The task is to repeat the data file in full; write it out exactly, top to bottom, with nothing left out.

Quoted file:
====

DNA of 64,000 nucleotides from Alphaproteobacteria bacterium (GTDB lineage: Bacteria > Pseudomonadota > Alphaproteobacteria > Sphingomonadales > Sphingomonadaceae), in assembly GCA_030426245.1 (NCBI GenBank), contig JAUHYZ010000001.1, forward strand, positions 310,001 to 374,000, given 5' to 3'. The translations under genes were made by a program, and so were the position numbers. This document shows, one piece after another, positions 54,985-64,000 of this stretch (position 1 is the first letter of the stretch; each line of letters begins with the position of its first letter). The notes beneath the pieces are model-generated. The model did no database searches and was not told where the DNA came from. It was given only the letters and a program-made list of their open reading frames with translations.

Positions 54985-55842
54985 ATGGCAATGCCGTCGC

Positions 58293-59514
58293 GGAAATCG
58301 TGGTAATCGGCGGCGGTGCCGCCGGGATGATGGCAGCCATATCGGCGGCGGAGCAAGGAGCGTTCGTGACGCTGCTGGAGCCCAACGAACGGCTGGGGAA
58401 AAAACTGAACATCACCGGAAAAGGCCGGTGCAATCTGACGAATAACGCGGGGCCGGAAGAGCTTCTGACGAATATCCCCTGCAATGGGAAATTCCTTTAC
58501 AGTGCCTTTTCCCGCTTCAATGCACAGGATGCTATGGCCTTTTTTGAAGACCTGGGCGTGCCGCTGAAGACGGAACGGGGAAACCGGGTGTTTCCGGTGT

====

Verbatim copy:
DNA of 64,000 nucleotides from Alphaproteobacteria bacterium (GTDB lineage: Bacteria > Pseudomonadota > Alphaproteobacteria > Sphingomonadales > Sphingomonadaceae), in assembly GCA_030426245.1 (NCBI GenBank), contig JAUHYZ010000001.1, forward strand, positions 310,001 to 374,000, given 5' to 3'. The translations under genes were made by a program, and so were the position numbers. This document shows, one piece after another, positions 54,985-64,000 of this stretch (position 1 is the first letter of the stretch; each line of letters begins with the position of its first letter). The notes beneath the pieces are model-generated. The model did no database searches and was not told where the DNA came from. It was given only the letters and a program-made list of their open reading frames with translations.

Positions 54985-55842
54985 ATGGCAATGCCGTCGC

Positions 58293-59514
58293 GGAAATCG
58301 TGGTAATCGGCGGCGGTGCCGCCGGGATGATGGCAGCCATATCGGCGGCGGAGCAAGGAGCGTTCGTGACGCTGCTGGAGCCCAACGAACGGCTGGGGAA
58401 AAAACTGAACATCACCGGAAAAGGCCGGTGCAATCTGACGAATAACGCGGGGCCGGAAGAGCTTCTGACGAATATCCCCTGCAATGGGAAATTCCTTTAC
58501 AGTGCCTTTTCCCGCTTCAATGCACAGGATGCTATGGCCTTTTTTGAAGACCTGGGCGTGCCGCTGAAGACGGAACGGGGAAACCGGGTGTTTCCGGTGT